In an effort to keep 336 jobs here and create 12 new ones, the City of Rochester and the State of Minnesota have proposed to award $750,000 in forgivable loans to Crenlo Engineered Cabs.

The owners of the 69-year-old Med City manufacturer told its employees and city staff in 2020 that they were considering leaving Rochester and shifting production to facilities in Iowa and North Carolina.

In response, the city, working with Rochester Economic Development Inc., proposed providing Crenlo with a $300,000 forgivable loan from the city’s Economic Development Fund. The city also applied for a $450,000 forgivable loan from the state's Minnesota Investment Fund.

RELATED: Crenlo to stay in Rochester with support from state and city

Rochester Public Utilities also agreed to provide $500,000 in utility rate incentives, bringing the value of the package offered to Crenlo to $1.25 million.

Newsletter signup for email alerts

The $300,000 and the formal application for the $450,000 still need to be approved by the Rochester City Council, according to Assistant City Administrator Terry Spaeth. A public hearing about the business subsidy is on the agenda for the council’s April 19 meeting.

The Crenlo plant at 2501 Valleyhigh Drive NW, Monday, Oct. 26, 2020. (Ken Klotzbach /
The Crenlo plant at 2501 Valleyhigh Drive NW, Monday, Oct. 26, 2020. (Ken Klotzbach /

However, Crenlo has already sent a letter to its employees stating that it has reached a financial agreement with the city and state as well as RPU to keep its operations active in Rochester. Angeles Equity, a California-based private equity firm, became the majority owner of Crenlo in December 2019.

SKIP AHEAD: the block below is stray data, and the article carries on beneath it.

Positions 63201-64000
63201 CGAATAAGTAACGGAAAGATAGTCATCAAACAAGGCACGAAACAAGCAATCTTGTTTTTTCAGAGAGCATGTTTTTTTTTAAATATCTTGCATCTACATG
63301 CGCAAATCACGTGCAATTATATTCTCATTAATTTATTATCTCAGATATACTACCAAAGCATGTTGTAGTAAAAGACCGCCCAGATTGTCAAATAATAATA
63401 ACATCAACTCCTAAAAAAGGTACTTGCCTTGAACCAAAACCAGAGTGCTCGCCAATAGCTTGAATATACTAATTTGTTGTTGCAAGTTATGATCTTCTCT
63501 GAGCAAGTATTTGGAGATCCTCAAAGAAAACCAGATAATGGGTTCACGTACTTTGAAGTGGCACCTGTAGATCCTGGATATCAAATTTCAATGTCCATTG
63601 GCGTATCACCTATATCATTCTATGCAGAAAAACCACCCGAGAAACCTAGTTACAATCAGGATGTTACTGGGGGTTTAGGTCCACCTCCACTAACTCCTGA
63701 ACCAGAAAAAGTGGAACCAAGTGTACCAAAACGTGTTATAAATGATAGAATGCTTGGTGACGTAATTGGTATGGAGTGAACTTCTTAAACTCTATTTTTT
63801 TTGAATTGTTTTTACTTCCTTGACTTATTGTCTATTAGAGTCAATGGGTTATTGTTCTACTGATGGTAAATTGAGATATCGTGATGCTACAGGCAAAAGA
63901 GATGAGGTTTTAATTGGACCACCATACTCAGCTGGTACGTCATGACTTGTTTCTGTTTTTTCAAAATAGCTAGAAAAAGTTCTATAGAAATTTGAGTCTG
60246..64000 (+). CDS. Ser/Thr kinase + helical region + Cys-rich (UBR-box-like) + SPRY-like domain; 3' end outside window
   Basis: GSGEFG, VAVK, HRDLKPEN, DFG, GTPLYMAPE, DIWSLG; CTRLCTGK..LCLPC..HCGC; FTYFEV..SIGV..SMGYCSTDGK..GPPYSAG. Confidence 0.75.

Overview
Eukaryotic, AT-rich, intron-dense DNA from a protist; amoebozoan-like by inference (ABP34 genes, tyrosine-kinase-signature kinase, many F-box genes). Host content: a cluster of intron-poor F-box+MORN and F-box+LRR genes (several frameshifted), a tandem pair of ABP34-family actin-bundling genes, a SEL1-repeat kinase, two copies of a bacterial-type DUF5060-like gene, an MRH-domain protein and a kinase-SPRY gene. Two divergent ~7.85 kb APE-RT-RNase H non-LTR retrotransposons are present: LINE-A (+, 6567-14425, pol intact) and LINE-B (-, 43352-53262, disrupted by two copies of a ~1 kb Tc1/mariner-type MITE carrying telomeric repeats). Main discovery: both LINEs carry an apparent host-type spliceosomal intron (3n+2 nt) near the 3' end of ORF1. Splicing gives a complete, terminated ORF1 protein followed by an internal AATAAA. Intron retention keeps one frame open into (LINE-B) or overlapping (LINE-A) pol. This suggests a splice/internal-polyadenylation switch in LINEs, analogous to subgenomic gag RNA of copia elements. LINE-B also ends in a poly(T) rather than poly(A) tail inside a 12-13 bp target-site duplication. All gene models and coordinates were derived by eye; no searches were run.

Spaeth and Senior Administrative Analyst Brent Svenby explained that in return for the financial support, the company agreed to maintain at least 336 jobs in Rochester for five years. The company currently has more than 400 employees, but staffing fluctuates cyclically.

Crenlo also agreed to create 12 new jobs within the next two years with wages $21 an hour, not including benefits.

If the company does not meet the promised goals, all or some of the money can be recovered by the city and the state.

“In the agreement, there are 'claw back' provisions,” said Spaeth.

Svenby added that Crenlo is planning to make a $4.2 million investment in Rochester. That includes the $750,000 from the city and state.

That investment is expected to be used to expand its plant at 2501 Valleyhigh Drive NW to accommodate a new paint line. That will counter the closure of its 1600 Fourth Ave. NW facility, probably by the end of the year. Operations will also continue at space that Crenlo leases on the Rochester Technology Campus, formerly the IBM campus.